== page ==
I'm in the process of upgrading my road bike, and I ran into some great deals on SRAM stuff lately. I was able to get a Red GXP crank for a good price, but to put it in I'd needed to swap out the through spindle type my bike currently had for a GXP BB. I don't have a GXP BB tool, so I figured I'd take it to the LBS to have the old one removed, the threads chased, frame faced, and the new BB installed.
The old BB was frozen in place and took the mech about 30 minutes to get free, which IMO was worth the $18 I paid for the BB install all by itself. The new GXP BB was installed with just a dab of grease on the frame threads. The threads were not chased or the frame faced. Now in their defense I just asked for the new BB to be installed, I assumed that this would be included. Anyway the new BB was installed, along with the cranks. Watching him install the cranks he also didn't grease the shaft SRAM recommends, and torque wrench was never involved in the installation of the BB or cranks. The cranks now have a noticeable (at least when turning by hand) stiff spot at about 12 oclock on the drive side. Trying to spin the cranks by hand results in about 1-1.25 revolutions before they stop. My old cranks would do quiet a few more, and were butter smooth throughout the whole revolution.
I can easily pull the crank and grease it, and I've can torque the cranks per spec no problem. Assuming that pulling the crank and greasing it solves the problem, would it be worth it to take the bike into another shop that I know will thread and face the BB to have this done, and have the BB re-installed and torqued to spec?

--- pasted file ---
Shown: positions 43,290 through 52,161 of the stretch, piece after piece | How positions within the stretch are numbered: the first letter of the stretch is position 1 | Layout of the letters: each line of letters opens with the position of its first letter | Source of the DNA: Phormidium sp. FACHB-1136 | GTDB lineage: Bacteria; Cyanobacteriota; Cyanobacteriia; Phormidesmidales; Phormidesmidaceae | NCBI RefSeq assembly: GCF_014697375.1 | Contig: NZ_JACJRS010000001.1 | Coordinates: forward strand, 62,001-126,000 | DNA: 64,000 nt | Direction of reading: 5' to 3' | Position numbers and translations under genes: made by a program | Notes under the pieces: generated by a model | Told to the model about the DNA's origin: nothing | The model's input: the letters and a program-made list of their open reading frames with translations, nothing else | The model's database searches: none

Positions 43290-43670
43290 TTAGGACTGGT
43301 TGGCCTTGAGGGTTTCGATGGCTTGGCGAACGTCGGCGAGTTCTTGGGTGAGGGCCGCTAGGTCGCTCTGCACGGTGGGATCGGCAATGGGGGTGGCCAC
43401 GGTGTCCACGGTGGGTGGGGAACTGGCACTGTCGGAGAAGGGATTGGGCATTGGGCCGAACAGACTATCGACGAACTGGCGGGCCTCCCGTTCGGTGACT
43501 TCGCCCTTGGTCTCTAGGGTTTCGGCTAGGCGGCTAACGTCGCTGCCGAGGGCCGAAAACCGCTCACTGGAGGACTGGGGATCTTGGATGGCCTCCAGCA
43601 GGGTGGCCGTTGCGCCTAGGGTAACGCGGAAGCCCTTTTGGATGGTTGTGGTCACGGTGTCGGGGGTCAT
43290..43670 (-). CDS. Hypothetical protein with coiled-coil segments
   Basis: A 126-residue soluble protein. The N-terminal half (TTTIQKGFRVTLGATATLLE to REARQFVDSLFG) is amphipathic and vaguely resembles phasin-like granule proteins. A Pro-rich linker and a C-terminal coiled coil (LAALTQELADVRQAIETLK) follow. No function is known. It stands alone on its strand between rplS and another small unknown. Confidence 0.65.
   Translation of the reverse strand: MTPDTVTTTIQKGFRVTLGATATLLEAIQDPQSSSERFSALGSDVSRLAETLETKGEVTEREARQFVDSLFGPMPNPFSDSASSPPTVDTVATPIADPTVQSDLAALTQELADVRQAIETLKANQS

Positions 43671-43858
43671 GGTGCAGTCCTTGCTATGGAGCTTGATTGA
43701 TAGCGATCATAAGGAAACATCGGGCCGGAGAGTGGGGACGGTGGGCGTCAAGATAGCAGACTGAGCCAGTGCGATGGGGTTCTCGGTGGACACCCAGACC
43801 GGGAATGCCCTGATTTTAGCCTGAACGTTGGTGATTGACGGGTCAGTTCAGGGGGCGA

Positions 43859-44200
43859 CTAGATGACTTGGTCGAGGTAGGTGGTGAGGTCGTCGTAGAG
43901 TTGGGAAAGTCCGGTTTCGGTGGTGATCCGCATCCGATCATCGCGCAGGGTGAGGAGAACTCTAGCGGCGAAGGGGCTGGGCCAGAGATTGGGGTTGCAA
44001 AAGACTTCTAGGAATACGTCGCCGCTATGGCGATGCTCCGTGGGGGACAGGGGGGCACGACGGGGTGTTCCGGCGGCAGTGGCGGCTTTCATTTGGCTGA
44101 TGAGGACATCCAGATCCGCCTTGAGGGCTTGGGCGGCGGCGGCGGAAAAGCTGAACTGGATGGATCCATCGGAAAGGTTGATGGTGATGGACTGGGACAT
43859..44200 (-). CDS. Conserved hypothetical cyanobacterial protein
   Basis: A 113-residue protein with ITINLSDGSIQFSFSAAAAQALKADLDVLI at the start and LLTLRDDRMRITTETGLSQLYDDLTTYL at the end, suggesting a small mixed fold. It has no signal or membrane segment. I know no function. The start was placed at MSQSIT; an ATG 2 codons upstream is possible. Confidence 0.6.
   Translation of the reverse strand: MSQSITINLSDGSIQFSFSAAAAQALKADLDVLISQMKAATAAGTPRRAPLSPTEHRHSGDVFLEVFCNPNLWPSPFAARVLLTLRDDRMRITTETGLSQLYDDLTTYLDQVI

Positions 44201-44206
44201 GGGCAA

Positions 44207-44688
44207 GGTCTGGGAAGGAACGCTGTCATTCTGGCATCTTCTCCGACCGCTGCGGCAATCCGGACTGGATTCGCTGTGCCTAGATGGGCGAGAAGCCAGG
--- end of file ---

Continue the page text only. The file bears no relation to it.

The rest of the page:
1992 Marin Eldridge Grade, 2007 Kona PHD and 199? Trek 1000 (current build project)
Well, *something's* going on with it, if it's got a stiff spot in it's rotation, and these external cup jobbies *are* sensitive to the BB surfaces (and threads) being as parallel as possible, so I probably would bother to have the threads chased and the surfaces faced.
Most frames these days are faced as part of the manufacturing process.
You didn't say what exact frame it was, but unless it's one where a tapped, faced bottom bracket shell is subsequently heated very hot, there should be no expectation of misalignment.
The spindle should have had a wipe of grease, and to the extent that the bb threads were seriously under-greased, you could just shorten the service interval before the next R&R comes around, particularly if the cups were to actually start creaking from being under-torqued.
Also, is there an aluminum-against-steel interface involved with the bb theads? That would argue for using a good grease or possibly some anti-seize in the mix, but even a very simple grease will prevent corrosion for some time.
You'd think the mechanic would be more conscientious when customers were watching, but I've also probably missed lubing some spindles over the years.
I would re-visit the spin-test after 100 miles. Seals in particular can take some time to break in.
Quick update, after taking it out for about 20-30 miles on a couple of short rides to test the shifting, brakes, etc. they spin fine now. I'm guessing there was a spot of grease or a high spot in the bearing. Either way they work great now.